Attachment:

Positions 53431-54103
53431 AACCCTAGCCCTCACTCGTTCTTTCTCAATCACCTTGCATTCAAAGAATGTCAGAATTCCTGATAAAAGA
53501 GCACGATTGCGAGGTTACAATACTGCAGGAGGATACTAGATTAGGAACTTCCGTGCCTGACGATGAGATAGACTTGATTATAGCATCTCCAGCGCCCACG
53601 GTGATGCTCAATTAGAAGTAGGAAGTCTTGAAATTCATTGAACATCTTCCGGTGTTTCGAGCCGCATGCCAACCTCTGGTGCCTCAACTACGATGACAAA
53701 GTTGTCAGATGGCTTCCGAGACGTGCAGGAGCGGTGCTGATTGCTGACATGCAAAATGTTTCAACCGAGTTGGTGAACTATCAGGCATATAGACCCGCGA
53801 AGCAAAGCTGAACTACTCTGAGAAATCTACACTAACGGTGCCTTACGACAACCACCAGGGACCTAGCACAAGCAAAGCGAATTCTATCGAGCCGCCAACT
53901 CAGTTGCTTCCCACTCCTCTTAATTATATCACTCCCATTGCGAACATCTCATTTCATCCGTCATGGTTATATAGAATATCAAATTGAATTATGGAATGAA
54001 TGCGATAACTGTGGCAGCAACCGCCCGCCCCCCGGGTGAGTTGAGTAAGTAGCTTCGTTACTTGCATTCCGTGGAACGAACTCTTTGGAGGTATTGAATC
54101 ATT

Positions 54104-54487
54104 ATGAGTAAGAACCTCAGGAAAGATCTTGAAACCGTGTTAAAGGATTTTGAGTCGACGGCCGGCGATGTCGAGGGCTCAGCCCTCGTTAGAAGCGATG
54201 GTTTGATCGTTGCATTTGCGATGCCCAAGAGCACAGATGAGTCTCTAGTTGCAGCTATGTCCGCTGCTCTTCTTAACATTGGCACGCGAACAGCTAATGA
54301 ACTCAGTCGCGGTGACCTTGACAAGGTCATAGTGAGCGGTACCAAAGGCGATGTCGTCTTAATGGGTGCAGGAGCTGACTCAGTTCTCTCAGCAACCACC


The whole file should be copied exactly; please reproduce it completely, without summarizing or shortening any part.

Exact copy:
Positions 53431-54103
53431 AACCCTAGCCCTCACTCGTTCTTTCTCAATCACCTTGCATTCAAAGAATGTCAGAATTCCTGATAAAAGA
53501 GCACGATTGCGAGGTTACAATACTGCAGGAGGATACTAGATTAGGAACTTCCGTGCCTGACGATGAGATAGACTTGATTATAGCATCTCCAGCGCCCACG
53601 GTGATGCTCAATTAGAAGTAGGAAGTCTTGAAATTCATTGAACATCTTCCGGTGTTTCGAGCCGCATGCCAACCTCTGGTGCCTCAACTACGATGACAAA
53701 GTTGTCAGATGGCTTCCGAGACGTGCAGGAGCGGTGCTGATTGCTGACATGCAAAATGTTTCAACCGAGTTGGTGAACTATCAGGCATATAGACCCGCGA
53801 AGCAAAGCTGAACTACTCTGAGAAATCTACACTAACGGTGCCTTACGACAACCACCAGGGACCTAGCACAAGCAAAGCGAATTCTATCGAGCCGCCAACT
53901 CAGTTGCTTCCCACTCCTCTTAATTATATCACTCCCATTGCGAACATCTCATTTCATCCGTCATGGTTATATAGAATATCAAATTGAATTATGGAATGAA
54001 TGCGATAACTGTGGCAGCAACCGCCCGCCCCCCGGGTGAGTTGAGTAAGTAGCTTCGTTACTTGCATTCCGTGGAACGAACTCTTTGGAGGTATTGAATC
54101 ATT

Positions 54104-54487
54104 ATGAGTAAGAACCTCAGGAAAGATCTTGAAACCGTGTTAAAGGATTTTGAGTCGACGGCCGGCGATGTCGAGGGCTCAGCCCTCGTTAGAAGCGATG
54201 GTTTGATCGTTGCATTTGCGATGCCCAAGAGCACAGATGAGTCTCTAGTTGCAGCTATGTCCGCTGCTCTTCTTAACATTGGCACGCGAACAGCTAATGA
54301 ACTCAGTCGCGGTGACCTTGACAAGGTCATAGTGAGCGGTACCAAAGGCGATGTCGTCTTAATGGGTGCAGGAGCTGACTCAGTTCTCTCAGCAACCACC